My name is Jo and I am the Flower Technologist for Marks & Spencer. I have been extremely lucky in my career path, as my two passions are food and flowers. Whilst at college I studied for a degree in Home Economics and like many of us, I really didn’t know where that would take me.
All I did know was that it had to be food related. I was fortunate to have a student summer job in my local Marks & Spencer store. I liked the ethics of the company and how they relentlessly worked to maintain high standards of quality. After a conversation with the HR Manager, who suggested I send my CV, my application was successful and I landed a job at their head office, where I am still based today.
Marks & Spencer gives you the opportunity to work in different product areas, so I spent the first half of my career working in different areas of the food industry. Perhaps it was fate, but an opportunity came about to work with my other passion, namely flowers, and I haven’t looked back.
My job involves maintaining quality standards, it doesn’t matter what product it is. All products have an agreed specification with our suppliers. We know exactly where everything comes from, right back to our growers from whom our suppliers buy directly. At this time of year, I spend a lot of time with the suppliers checking bouquets in their pack houses based in Lincolnshire. The flower industry has a number of busy periods, we’ll have only just finished Christmas when round the corner comes Valentine’s, followed very quickly by Mother’s Day. I ensure the flowers are of the right quality, the flower heads are the right maturity, stem length is correct, and that they are free from any disease which could affect the vase life. This is really important across the board, as we take as much care about a small bunch of roses as our top tier Autograph range.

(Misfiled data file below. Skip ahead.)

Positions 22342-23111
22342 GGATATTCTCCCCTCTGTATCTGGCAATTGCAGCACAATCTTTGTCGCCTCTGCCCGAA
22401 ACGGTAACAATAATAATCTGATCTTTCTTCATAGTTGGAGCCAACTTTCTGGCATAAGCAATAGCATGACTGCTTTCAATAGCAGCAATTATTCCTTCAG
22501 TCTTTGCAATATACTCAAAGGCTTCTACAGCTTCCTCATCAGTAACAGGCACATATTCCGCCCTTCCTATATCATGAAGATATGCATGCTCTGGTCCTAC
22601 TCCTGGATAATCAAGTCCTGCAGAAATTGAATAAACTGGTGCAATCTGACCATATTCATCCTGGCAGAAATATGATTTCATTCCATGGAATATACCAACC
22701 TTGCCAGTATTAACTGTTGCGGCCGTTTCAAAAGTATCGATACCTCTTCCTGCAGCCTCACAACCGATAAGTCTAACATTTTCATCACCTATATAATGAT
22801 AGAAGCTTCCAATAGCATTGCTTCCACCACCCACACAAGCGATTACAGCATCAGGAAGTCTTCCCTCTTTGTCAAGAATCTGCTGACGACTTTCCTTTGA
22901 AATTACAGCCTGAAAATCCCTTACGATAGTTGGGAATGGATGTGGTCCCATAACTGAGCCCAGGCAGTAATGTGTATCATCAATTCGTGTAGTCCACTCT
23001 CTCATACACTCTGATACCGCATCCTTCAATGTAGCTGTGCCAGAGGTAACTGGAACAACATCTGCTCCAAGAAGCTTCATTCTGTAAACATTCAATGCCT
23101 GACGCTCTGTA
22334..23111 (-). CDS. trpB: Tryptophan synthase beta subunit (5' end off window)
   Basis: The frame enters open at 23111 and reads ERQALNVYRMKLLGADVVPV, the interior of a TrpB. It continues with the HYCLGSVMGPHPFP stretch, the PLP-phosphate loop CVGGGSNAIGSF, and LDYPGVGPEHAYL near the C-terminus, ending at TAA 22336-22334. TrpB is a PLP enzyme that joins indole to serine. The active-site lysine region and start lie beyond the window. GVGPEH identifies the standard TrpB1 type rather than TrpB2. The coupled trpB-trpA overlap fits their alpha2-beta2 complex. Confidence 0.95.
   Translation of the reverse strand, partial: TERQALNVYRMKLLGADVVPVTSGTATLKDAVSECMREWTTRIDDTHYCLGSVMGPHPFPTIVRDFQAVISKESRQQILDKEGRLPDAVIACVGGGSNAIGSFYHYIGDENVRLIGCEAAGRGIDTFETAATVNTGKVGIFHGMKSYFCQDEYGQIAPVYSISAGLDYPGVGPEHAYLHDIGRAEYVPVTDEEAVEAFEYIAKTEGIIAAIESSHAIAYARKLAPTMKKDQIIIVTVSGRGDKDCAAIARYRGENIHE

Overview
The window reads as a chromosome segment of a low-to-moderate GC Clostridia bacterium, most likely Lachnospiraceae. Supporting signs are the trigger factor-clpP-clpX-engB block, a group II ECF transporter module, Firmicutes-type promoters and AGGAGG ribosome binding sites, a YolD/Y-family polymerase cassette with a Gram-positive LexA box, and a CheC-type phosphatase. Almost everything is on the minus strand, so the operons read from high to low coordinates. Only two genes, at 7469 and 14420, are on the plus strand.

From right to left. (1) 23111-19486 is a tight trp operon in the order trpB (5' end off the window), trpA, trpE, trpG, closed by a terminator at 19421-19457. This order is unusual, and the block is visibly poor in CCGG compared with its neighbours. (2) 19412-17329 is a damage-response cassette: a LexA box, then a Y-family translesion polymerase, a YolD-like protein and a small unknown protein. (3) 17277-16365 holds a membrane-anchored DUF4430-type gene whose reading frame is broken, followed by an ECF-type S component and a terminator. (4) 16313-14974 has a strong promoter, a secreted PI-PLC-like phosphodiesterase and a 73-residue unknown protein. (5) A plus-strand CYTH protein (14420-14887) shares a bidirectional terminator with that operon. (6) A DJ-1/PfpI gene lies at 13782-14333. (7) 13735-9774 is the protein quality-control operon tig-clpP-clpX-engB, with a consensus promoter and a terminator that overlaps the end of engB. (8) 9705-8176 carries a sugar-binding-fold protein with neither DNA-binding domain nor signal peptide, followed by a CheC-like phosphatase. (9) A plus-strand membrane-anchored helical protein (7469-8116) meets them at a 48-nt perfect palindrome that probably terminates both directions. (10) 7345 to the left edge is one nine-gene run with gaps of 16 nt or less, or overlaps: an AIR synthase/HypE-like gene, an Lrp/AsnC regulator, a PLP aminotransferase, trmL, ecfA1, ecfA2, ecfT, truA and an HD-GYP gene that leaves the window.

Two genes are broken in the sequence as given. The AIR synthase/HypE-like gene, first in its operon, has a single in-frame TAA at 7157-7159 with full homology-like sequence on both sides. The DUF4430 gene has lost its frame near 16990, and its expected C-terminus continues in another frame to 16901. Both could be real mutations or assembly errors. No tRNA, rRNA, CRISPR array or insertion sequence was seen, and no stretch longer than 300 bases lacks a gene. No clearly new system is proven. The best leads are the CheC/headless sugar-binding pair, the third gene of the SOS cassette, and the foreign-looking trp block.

The other facet of my job is innovation, as this is the life blood of Marks & Spencer. This has taken me all over the world to countries such as New Zealand, Kenya and Japan. I visited New Zealand over 10 years ago and found the deep black calla lily, and as a result we were the first to market this plant in the UK. Equally my trips to China and Japan were to look for new orchid varieties, and again we were the first to market on the High Street. We are now one of the market leaders in orchids. My visits to Kenya are in respect of sourcing our roses.
I travel with our suppliers and growers to visit nurseries or breeders as we are constantly looking to develop new varieties and colours. Sometimes this work can take anything up to 8/10 years, so patience is definitely a virtue. I not only look at the beauty of the flower, but also whether it grows well and we always compare and test the new flowers against ones that we already sell. I suppose I am a bit like “the man from Del Monte”, but I don’t always say yes!
I visit trial greenhouses and assess hundreds of new seedlings. Once we have selected the ones we like, we then have to grow them in production to ensure they will perform. Many new varieties may fall by the wayside because they may look beautiful, but if they don’t meet the right quality standards or don’t grow well, we don’t progress.
As Valentine’s is just around the corner I am eating and sleeping red roses. Our suppliers pack a staggering 24.5 million stems of red roses just for us, either in store or to be ordered online.
While I put my feet up on February 14th for a short respite (!), I hope that you’ll enjoy our beautiful flowers.
Our flowers are available in store or online http://www.marksandspencer.com/c/flowers-and-gifts